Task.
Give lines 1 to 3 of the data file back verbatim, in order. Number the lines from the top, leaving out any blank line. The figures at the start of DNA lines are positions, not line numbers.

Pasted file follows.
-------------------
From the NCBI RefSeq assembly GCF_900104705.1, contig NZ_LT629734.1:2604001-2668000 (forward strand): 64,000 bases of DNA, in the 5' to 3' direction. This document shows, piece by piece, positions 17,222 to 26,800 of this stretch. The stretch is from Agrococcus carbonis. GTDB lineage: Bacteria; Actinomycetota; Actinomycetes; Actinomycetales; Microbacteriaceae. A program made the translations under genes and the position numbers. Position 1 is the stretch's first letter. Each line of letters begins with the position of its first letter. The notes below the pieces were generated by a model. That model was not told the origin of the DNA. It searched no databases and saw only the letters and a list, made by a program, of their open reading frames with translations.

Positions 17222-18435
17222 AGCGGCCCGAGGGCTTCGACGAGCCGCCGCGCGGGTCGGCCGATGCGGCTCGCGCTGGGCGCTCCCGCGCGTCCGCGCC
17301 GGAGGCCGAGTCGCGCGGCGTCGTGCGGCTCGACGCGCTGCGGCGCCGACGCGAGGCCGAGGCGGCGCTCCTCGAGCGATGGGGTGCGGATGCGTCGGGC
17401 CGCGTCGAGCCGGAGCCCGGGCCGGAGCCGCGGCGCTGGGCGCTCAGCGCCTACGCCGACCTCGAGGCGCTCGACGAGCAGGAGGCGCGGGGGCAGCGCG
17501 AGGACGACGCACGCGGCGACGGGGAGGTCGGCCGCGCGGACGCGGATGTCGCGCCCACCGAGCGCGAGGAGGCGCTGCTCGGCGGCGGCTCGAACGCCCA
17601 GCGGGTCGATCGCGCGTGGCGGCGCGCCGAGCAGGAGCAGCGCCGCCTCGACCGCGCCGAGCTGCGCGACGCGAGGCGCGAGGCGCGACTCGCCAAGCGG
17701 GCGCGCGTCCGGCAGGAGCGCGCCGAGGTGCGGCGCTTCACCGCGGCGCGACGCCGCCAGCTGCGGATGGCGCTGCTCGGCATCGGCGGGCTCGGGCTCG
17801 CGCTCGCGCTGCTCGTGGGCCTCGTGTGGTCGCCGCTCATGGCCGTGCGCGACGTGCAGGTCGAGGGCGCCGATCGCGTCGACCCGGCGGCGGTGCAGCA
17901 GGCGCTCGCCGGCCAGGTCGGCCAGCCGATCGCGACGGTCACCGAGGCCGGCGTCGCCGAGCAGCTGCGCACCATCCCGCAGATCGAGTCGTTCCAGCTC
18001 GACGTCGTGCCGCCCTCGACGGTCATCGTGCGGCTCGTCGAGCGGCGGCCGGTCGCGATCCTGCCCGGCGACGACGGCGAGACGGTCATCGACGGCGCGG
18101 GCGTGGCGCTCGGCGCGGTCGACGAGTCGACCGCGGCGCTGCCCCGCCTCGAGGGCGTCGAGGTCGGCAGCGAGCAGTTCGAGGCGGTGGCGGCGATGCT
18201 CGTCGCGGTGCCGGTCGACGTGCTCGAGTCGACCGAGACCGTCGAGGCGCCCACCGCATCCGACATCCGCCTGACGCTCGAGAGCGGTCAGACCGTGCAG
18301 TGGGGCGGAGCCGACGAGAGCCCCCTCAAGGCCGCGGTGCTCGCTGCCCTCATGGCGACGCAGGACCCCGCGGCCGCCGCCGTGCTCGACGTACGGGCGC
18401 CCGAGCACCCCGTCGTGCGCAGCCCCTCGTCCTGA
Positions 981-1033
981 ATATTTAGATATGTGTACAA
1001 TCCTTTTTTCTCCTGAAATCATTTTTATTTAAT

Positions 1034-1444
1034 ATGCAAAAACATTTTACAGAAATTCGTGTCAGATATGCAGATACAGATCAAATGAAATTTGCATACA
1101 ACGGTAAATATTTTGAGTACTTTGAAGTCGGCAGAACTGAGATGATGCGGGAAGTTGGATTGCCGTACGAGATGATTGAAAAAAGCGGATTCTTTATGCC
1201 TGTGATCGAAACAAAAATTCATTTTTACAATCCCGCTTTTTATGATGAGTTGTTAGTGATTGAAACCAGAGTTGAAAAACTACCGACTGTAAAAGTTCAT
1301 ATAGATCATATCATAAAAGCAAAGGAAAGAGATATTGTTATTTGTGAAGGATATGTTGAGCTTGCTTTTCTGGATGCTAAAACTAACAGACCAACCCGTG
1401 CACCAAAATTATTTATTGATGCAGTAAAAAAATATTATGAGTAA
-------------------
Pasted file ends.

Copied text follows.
From the NCBI RefSeq assembly GCF_900104705.1, contig NZ_LT629734.1:2604001-2668000 (forward strand): 64,000 bases of DNA, in the 5' to 3' direction. This document shows, piece by piece, positions 17,222 to 26,800 of this stretch. The stretch is from Agrococcus carbonis. GTDB lineage: Bacteria; Actinomycetota; Actinomycetes; Actinomycetales; Microbacteriaceae. A program made the translations under genes and the position numbers. Position 1 is the stretch's first letter. Each line of letters begins with the position of its first letter. The notes below the pieces were generated by a model. That model was not told the origin of the DNA. It searched no databases and saw only the letters and a list, made by a program, of their open reading frames with translations.

Positions 17222-18435
17222 AGCGGCCCGAGGGCTTCGACGAGCCGCCGCGCGGGTCGGCCGATGCGGCTCGCGCTGGGCGCTCCCGCGCGTCCGCGCC